Law school does not administer bar exams, says PLO Lumumba

PLO Lumumba. Photo: Andrew Kilonzi

Kenya School of Law (KSL) has dismissed reports that it is failing in its mandate, leading to poor performance by students.

In a statement, KSL Chief Executive Officer PLO Lumumba said the institution only trains persons to be advocates.

“The school has undertaken this seriously through a rigorous training programme with a set curriculum, academic timetable, delivered by lecturers who are lead practitioners in academia and the bar and bench,” said Prof Lumumba.

He said since 2015 administering of the Bar Examinations has been vested in the Council of Legal Education (CLE).

Lumumba cited section 8 (1) (f) of the Legal Education Act to affirm that the KSL has no role in examinations. “The bar examinations are prescribed by CLE under section 13 of the Advocates Act cap 16, and not KSL examinations,” he said.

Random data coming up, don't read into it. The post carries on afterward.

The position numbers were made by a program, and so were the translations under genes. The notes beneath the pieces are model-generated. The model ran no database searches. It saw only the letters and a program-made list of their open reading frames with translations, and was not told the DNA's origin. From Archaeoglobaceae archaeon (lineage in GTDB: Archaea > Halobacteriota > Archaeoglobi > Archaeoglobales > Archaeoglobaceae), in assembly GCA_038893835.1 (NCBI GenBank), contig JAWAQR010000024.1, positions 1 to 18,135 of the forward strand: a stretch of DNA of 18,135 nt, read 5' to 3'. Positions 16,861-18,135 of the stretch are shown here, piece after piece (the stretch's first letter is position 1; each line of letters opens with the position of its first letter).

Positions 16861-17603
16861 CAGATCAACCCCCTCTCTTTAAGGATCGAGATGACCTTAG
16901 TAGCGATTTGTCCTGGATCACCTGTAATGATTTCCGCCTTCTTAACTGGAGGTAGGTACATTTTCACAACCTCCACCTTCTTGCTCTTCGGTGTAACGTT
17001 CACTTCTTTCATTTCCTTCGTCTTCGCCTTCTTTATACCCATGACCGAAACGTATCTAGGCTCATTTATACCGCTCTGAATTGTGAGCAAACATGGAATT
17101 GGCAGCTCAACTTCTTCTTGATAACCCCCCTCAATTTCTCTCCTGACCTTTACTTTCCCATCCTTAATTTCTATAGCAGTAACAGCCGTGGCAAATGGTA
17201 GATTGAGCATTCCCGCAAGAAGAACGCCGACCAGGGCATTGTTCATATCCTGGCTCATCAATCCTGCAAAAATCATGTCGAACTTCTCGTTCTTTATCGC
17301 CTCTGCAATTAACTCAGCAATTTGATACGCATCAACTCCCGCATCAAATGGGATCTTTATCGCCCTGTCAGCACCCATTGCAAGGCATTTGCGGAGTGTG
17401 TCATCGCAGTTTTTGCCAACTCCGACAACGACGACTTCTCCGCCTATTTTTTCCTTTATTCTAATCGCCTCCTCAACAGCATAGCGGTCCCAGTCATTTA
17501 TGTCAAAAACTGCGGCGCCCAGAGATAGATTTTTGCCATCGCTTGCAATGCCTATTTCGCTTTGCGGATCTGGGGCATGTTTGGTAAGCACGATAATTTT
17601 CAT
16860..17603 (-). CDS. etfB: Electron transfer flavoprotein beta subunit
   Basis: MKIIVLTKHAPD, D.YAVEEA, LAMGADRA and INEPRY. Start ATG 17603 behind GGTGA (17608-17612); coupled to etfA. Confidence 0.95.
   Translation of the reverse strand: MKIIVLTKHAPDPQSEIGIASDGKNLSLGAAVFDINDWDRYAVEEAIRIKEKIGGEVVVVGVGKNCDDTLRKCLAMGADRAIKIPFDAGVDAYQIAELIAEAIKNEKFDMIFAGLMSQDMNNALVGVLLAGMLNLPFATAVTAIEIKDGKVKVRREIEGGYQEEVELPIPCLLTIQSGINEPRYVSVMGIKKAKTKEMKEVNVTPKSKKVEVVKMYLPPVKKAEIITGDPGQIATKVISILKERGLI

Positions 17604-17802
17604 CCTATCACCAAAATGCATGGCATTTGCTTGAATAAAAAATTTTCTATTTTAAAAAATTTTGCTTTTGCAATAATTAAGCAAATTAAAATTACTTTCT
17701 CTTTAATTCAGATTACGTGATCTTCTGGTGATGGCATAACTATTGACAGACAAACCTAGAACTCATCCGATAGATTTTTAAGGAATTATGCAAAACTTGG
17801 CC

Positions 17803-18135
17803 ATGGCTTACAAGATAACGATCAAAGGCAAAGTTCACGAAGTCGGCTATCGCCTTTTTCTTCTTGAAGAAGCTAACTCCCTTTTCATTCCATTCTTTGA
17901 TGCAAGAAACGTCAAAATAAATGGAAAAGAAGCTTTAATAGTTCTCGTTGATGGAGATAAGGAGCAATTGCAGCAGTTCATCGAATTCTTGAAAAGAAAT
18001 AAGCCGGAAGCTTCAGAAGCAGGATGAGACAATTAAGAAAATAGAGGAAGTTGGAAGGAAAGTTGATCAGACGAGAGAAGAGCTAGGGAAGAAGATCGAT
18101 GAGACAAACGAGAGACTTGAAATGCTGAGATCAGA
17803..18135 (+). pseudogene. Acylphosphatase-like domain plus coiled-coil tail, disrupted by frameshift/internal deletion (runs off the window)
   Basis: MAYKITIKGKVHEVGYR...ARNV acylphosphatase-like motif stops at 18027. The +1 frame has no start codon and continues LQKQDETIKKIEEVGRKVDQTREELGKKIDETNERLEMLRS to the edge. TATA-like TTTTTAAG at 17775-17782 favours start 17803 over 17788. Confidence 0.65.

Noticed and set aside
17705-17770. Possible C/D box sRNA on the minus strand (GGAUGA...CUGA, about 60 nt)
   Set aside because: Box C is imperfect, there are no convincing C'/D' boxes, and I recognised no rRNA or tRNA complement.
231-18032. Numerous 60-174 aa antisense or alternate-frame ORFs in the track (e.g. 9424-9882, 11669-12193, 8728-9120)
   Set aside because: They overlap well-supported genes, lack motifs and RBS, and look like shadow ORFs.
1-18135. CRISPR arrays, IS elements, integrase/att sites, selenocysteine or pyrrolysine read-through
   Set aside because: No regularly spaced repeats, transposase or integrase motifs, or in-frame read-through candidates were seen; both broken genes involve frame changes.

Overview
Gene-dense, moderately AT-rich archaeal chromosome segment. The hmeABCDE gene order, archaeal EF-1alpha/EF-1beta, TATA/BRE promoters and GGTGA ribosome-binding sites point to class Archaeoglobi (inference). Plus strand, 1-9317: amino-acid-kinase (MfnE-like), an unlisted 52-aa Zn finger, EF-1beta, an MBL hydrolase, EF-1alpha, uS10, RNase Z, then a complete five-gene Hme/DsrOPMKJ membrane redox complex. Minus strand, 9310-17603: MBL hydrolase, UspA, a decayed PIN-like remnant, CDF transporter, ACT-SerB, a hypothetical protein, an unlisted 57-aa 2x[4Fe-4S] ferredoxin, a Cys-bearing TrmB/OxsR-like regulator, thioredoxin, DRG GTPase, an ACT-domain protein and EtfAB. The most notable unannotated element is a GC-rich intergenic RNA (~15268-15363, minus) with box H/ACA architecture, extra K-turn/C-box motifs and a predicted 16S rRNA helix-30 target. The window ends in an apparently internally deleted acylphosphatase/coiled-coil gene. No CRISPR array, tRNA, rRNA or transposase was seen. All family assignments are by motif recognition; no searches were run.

Lumumba was reacting to a story published by the Saturday Standard — which revealed the massive failure by law students who undertake the bar examinations.

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He explained that all examinations at the KSL and at the Council are administered and marked professionally.

“The students sit nine bar examination papers at their first sitting, this does not account for those who only fail a portion of the papers.”

Lumumba further dismissed reports that the mass failure rate is a conduit to generate money for the institution.

He said the claim “misrepresents the activities of the school and makes it look like the school conducts the examinations and has deliberate conspiracy to fail students in order to financially profit.”

CLE Chief Executive Officer Kulundu Bitonye confirmed that last year’s examinations posted the worst results and blamed this on inadequate teaching facilities.

He disclosed that of the 2,000 law students who sat the bar examinations last year–on first attempt– only 180 passed. 

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